Results of the PEN/Faulkner Award in the year 1983.
This epistolary novel examines the relationships among four generations of a remarkable family living in the 21st century on two islands in the Caribbean Sea.
Pearl Tull is nearing the end of her life but not her memory. Ever since 1944 when her husband left her, she has raised her three very different children on her own. Now grown, they have gathered together—with anger, with hope, and with a beautiful, harsh, and dazzling story to tell….
Imagine, thirty years after the end of World War II, Israeli Nazi-hunters, some of whom lost relatives in the gas chambers of Nazi Germany, find a silent old man deep in the Amazon jungle. He is Adolph Hitler. The narrative that follows is a profound and disturbing exploration of the nature of guilt, vengeance, language, and the power of evil—each undiminished over time. George Steiner’s stunning novel, now with a new afterword, will continue to provoke our thinking about Nazi Germany’s unforgettable past.
“These stories will last,” said Raymond Carver of Shiloh and Other Stories when it was first published, and almost two decades later this stunning fiction debut and winner of the PEN/Hemingway Award has become a modern American classic. In “Shiloh”, Bobbie Ann Mason introduces us to her western Kentucky people and the lives they forge for themselves amid the ups and downs of contemporary American life, and she poignantly captures the growing pains of the New South in the lives of her characters as they come to terms with feminism, R-rated movies, and video games.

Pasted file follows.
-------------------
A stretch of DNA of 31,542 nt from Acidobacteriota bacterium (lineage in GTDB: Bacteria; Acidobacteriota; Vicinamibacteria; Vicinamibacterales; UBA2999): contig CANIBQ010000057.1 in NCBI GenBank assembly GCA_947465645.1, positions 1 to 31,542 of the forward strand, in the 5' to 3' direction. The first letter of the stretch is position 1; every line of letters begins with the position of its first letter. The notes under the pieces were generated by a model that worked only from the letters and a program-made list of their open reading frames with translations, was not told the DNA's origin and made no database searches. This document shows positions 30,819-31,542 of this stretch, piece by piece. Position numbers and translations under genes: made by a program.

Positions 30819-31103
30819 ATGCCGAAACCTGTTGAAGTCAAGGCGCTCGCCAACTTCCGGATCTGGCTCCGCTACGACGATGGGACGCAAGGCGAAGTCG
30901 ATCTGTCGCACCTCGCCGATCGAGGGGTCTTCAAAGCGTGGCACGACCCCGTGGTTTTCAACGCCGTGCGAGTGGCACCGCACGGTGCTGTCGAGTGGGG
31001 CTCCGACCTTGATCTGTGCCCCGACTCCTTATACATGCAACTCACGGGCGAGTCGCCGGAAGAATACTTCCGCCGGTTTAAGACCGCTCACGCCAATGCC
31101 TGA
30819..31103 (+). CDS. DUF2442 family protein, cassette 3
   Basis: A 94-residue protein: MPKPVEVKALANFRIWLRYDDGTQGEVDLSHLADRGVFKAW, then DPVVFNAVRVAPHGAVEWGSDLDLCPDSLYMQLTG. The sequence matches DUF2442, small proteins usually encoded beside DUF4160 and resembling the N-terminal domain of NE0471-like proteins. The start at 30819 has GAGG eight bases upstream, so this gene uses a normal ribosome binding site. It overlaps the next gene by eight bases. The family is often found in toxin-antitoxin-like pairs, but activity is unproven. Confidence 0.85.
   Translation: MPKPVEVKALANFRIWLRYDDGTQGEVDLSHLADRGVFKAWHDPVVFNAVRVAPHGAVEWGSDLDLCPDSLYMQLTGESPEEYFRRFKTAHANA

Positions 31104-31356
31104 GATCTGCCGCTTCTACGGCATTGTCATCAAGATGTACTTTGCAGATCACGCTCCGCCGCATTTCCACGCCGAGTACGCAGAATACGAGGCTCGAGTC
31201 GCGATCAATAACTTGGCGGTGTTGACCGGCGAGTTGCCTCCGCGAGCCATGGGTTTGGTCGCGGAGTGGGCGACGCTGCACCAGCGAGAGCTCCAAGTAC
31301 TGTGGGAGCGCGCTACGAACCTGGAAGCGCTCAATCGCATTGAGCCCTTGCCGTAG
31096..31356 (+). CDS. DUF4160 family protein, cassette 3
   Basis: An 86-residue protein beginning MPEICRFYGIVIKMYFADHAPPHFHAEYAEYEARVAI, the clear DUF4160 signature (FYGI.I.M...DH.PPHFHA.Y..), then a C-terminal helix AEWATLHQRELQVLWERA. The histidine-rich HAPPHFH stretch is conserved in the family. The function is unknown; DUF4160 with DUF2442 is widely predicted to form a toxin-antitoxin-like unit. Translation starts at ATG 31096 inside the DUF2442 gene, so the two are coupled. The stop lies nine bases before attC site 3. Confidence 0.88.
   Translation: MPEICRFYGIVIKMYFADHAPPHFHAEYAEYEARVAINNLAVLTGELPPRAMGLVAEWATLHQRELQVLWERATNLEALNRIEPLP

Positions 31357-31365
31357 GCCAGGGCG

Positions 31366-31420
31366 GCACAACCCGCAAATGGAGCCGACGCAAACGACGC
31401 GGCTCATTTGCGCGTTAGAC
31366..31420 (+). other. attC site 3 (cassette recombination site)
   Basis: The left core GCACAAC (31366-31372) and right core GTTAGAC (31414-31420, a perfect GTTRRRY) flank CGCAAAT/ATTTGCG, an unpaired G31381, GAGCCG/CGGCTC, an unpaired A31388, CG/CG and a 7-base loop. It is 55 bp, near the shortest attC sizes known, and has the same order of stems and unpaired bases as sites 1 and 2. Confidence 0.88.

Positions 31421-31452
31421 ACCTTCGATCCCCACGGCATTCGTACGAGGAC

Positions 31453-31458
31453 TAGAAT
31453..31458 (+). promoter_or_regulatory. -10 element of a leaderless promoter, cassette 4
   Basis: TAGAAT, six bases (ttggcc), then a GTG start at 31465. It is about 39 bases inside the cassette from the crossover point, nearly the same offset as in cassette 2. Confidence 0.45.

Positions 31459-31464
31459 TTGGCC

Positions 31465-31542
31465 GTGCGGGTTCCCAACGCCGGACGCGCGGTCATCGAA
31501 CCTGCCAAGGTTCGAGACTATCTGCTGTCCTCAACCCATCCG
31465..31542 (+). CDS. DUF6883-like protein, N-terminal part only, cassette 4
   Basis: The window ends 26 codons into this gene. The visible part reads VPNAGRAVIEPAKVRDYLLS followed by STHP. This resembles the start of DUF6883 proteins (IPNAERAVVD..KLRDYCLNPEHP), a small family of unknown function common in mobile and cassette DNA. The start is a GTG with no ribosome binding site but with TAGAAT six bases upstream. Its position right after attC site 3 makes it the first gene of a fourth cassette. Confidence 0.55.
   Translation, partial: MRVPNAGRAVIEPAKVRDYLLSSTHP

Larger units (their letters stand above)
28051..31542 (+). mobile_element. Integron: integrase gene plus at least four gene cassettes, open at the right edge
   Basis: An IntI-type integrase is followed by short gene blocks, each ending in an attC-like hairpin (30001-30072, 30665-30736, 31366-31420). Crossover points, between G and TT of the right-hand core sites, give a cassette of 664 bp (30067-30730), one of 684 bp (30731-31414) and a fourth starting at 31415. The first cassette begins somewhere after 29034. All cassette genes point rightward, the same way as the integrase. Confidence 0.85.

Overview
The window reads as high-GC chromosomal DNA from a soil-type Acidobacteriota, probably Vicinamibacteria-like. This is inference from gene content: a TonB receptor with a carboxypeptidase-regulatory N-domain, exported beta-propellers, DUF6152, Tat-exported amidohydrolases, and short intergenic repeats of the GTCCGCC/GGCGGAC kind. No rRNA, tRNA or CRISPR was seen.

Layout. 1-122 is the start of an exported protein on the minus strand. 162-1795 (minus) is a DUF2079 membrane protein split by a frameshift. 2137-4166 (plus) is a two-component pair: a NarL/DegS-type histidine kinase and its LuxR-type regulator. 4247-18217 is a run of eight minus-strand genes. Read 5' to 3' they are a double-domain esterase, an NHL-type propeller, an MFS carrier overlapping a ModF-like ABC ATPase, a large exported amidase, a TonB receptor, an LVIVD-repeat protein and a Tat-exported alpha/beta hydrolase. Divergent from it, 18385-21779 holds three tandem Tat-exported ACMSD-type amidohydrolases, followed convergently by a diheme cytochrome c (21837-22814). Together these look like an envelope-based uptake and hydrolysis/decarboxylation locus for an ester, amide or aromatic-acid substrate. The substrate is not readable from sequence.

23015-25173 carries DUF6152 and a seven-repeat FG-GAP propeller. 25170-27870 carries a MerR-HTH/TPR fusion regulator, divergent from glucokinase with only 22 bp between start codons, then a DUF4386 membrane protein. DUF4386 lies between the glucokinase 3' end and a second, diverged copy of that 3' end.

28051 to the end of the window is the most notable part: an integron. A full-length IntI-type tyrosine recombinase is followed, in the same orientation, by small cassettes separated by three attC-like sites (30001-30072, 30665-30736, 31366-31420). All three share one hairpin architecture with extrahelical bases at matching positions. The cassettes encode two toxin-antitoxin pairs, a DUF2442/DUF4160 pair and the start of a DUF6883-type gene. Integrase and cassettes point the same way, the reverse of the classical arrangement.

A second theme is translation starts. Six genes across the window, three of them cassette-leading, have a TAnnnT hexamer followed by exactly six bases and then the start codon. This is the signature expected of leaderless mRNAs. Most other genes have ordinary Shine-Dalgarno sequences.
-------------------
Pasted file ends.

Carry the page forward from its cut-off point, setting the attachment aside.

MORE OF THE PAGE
“Bobbie Ann Mason is one of those rare writers who, by concentrating their attention on a few square miles of native turf, are able to open up new and surprisingly wide worlds for the delighted reader,” said Robert Towers in The New York Review of Books.